Residents wonder where their two bronze ladies went

Haddonfield’s residents want the Seward Johnson sculptures back, but the Haddonfield Outdoor Sculpture Trust’s goal was never to have static pieces in town.

Terri DeGiglio (left), Anne Marie Feeley (center) and John Feeley (right) stroll down Kings Highway in Haddonfield Wednesday, April 5. The trio turned to examine “Deflection,” which is an abstract piece by sculptor Adam Garey.

There has been an outcry to get the “Crossing Paths” sculpture back, according to Stuart Harting, chair of the Haddonfield Outdoor Sculpture Trust. But, the piece featuring two seated bronze ladies exchanging pleasantries by sculptor Seward Johnson was never meant to be a permanent fixture on Kings Highway.

Since the two Seward Johnson pieces “Crossing Paths” and “Weekend Painter” left Haddonfield Friday, March 24, residents have contacted Harting to lament the sculptures’ departure, but the Crossing Paths piece costs approximately $150,000 to purchase. He said residents who want the sculpture back are encouraged to donate to HOST, because private donations are the only source that allows the nonprofit to keep running.

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Harting said he has repeatedly encountered the same misconception about the town’s art. He said many people think the sculptures in town are a project of the borough, but HOST operates independently of the borough and survives entirely on donations.

Both “Crossing Paths” and “Weekend Painter” are on tour with other Seward Johnson pieces for the next two years. When the tour comes to an end, Harting said he is going to try to get one or both of the pieces back — at least for a short period of time — unless HOST is able to raise the funds to purchase them.

From the beginning, HOST’s goal has been to bring outdoor sculpture to Haddonfield, with new pieces coming to town on a rotating basis. Sculptures are loaned to HOST by artists for temporary display, and in turn, some sculptures, such as “Uno” on Mechanic Street, have been purchased by residents and donated to the borough.

In the meantime, Harting said new sculptures are coming to town — one of which is already on display on Kings Highway a few feet from where the bronze “Crossing Paths” ladies once resided. “Deflection” is a mixed metal, abstract piece on loan from sculptor Adam Garey.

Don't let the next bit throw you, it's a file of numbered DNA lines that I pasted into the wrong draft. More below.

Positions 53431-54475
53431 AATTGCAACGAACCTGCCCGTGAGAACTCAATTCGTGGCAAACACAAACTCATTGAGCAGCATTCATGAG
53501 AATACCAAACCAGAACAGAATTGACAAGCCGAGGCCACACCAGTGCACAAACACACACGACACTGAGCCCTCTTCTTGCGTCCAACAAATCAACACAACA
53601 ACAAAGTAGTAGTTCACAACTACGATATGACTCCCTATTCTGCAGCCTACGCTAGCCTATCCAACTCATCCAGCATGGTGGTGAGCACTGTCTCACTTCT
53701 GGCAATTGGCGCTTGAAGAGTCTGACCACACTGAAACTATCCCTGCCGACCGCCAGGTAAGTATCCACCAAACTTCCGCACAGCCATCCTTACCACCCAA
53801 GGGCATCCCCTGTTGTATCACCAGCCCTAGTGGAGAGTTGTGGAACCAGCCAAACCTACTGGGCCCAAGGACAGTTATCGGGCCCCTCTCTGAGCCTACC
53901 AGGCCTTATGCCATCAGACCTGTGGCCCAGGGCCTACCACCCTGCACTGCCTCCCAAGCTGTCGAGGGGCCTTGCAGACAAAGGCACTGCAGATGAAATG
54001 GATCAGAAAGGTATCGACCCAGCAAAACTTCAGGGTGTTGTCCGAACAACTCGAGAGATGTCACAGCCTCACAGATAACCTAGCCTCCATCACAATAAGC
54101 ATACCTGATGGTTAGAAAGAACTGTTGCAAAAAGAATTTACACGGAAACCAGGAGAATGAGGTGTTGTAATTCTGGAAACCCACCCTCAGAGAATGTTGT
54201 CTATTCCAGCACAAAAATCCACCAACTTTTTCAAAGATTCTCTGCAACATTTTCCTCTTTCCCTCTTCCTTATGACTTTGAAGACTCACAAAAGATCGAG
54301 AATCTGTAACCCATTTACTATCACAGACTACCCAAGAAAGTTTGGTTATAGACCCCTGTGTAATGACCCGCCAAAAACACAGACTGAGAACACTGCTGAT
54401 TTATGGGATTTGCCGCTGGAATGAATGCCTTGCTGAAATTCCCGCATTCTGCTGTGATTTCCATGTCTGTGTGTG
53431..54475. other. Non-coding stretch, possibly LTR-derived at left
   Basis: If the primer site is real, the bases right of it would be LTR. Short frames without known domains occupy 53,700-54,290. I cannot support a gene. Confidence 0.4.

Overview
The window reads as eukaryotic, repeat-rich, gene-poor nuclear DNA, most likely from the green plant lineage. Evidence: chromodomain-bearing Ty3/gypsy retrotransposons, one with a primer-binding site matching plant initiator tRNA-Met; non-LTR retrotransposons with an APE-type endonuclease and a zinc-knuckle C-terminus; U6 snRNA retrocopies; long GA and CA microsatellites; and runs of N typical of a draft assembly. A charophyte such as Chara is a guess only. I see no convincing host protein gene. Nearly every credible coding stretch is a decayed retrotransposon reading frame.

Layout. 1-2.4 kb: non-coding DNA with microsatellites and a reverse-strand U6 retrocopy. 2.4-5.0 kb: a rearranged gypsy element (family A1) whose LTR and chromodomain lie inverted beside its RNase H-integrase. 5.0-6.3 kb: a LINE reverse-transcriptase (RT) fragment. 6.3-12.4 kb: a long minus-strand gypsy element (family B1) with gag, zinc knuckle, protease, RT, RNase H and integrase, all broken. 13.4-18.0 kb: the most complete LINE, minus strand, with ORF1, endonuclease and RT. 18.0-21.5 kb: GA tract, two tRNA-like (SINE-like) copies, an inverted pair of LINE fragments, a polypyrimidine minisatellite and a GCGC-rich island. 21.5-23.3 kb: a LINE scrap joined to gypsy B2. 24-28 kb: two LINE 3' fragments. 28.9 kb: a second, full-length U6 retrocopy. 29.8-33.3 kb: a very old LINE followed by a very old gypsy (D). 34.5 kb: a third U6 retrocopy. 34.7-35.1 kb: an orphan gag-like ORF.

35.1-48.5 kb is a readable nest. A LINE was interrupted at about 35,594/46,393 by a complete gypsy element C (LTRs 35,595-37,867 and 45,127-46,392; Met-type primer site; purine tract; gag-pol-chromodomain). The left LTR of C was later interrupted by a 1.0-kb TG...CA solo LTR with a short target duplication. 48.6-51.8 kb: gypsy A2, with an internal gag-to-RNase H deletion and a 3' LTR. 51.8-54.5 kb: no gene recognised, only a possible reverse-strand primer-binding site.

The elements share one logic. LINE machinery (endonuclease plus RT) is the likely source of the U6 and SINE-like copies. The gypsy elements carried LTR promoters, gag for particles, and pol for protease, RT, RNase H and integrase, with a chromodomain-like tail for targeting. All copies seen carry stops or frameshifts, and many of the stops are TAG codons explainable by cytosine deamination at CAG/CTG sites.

John Giannotti, a sculptor and member of HOST’s Selection Advisory Committee, said “Deflection” is a playful piece that uses metal in an unexpected way. He said the piece’s unexpected shape works in juxtaposition to Haddonfield colonial architecture.

“That piece has that sense of joy, of playfulness,” Giannotti said. “I think in a setting like Haddonfield, that idea of playfulness is an important thing; it’s a way of making the town more real and more human.”

Harting said the reactions to the Garey’s piece have been mixed, but for the most part, the positive feedback has outnumbered the negative.

Giannotti said he sees residents speaking about Johnson’s and Garey’s pieces as evidence that HOST’s work has made an impression. He said in a colonial town with formal ideas about architecture, bringing unusual pieces to town is, in a way, controversial.

“The pieces are meant to go against tradition,” Giannotti said.

Choosing new pieces is a process that involves a lot of legwork, Harting said. The goal is to find a mix of pieces that are easily digested as well pieces that require residents to take the time to absorb, Giannotti said.

Both Harting and Giannotti speculated the reason the Johnson pieces became popular in town was because of their shock value. Giannotti said by casting the statues in realistic clothing, Johnson fools the eye into thinking these figures are really two women talking on a bench or a man painting.

Even despite knowing the pieces were inanimate, residents continued to be surprised by the sculptures, Harting said.

Through HOST’s work, art is becoming synonymous with Haddonfield, Harting said. Exemplary school systems, the town’s history and community events have comprised three legs on the chair that is Haddonfield, and outdoor art is quickly becoming the fourth.

“Art helps you make a town livable, walkable, alive and beautiful,” Harting said. “It beautifies a town just like trees tend to beautify a town. Sculpture and art does the same.”

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